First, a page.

Cabinet remains committed to addressing energy challenges, especially fuel and electricity shortages, which are affecting the country and a number of strategies are being considered.
Information, Publicity and Broadcasting Services Minister Monica Mutsvangwa said this while fielding questions from journalists during a post-Cabinet press briefing on Tuesday.
“Cabinet is very much seized with the critical problems which are out there in terms of energy shortages,” said Minister Mutsvangwa.
“We are having load shedding at the moment, there are also queues for fuel and this is an issue which is discussed at each and every Cabinet meeting. Strategies have been put in place and time will come when we will give you feedback on the outcome of the strategies. A lot of debate has been going on, this is an issue which gets debated each and every Cabinet meeting because it affects our people.”
Zimbabwe is experiencing serious electricity shortages, with most residential areas going without power for anything between six hours and 10 hours.
Electricity shortages are due to low water levels at Kariba Dam while coal mining is also depressed and cannot adequately support power generation at thermal power stations.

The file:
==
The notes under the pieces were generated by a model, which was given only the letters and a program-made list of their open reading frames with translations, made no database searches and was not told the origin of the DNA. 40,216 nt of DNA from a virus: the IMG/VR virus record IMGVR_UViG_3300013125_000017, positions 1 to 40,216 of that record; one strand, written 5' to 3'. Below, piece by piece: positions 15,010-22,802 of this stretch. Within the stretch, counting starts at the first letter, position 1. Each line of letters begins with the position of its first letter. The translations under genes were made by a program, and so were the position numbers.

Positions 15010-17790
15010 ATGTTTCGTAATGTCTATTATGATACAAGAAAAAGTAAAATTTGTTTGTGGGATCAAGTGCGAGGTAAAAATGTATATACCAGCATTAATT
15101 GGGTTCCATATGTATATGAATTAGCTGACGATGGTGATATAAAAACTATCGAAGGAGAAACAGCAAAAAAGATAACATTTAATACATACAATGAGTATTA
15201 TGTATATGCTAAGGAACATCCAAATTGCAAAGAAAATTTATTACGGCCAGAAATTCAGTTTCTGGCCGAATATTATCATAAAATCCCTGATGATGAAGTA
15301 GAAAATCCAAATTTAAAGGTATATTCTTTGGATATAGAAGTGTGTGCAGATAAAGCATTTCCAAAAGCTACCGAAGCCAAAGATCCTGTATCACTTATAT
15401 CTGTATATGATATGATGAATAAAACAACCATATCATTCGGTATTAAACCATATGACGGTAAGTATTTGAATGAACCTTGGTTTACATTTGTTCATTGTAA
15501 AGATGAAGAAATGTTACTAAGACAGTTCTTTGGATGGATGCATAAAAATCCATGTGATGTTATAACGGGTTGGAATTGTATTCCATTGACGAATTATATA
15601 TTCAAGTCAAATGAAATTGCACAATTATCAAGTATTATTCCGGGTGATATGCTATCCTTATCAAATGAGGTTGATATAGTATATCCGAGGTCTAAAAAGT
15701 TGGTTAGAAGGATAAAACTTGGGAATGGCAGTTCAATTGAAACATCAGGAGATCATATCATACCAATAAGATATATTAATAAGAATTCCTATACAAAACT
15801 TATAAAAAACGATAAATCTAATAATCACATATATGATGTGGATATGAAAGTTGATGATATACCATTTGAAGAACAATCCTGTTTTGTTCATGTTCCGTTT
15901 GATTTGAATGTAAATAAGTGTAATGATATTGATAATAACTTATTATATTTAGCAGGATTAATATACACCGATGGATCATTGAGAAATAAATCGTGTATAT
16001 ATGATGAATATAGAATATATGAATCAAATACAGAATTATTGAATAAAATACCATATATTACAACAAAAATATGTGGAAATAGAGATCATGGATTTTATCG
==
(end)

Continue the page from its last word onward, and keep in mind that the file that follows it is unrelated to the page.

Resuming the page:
Critically, ZESA Holdings is only importing a combined 150MW from Eskom of South Africa and Hidroelectrica de Cahora Bassa of Mozambique due to arrears of US$80 million.
The national power company is working on clearing the arrears to enable it to import more electricity.
Government has indicated that it is determined to promote renewable energy generation so as to reduce dependence on coal and water for power.
The Zimbabwe Power Company (ZPC) was on Tuesday generating 1066MW from Hwange (331MW), Kariba (718MW) and Munyati (17MW). Bulawayo and Harare power stations were not generating anything.
National demand for electricity is averaging 1 600MW, which results in the deficit which has forced ZPC to introduce load shedding.
Similarly, the country is battling fuel shortages due to foreign currency shortages.
However, it is expected the fuel situation will improve in the near future following the decision by Government to let Oil Marketing Companies (OMCs) access foreign currency from the interbank market.
The move to discontinue the 1:1 foreign currency exchange rate for the procurement of fuel by (OMCs), saw petrol prices rising to $4,97 from $3,37.
Reserve Bank of Zimbabwe (RBZ) Governor Dr John Mangudya believes removal of the 1:1 rate will promote the efficient use of forex.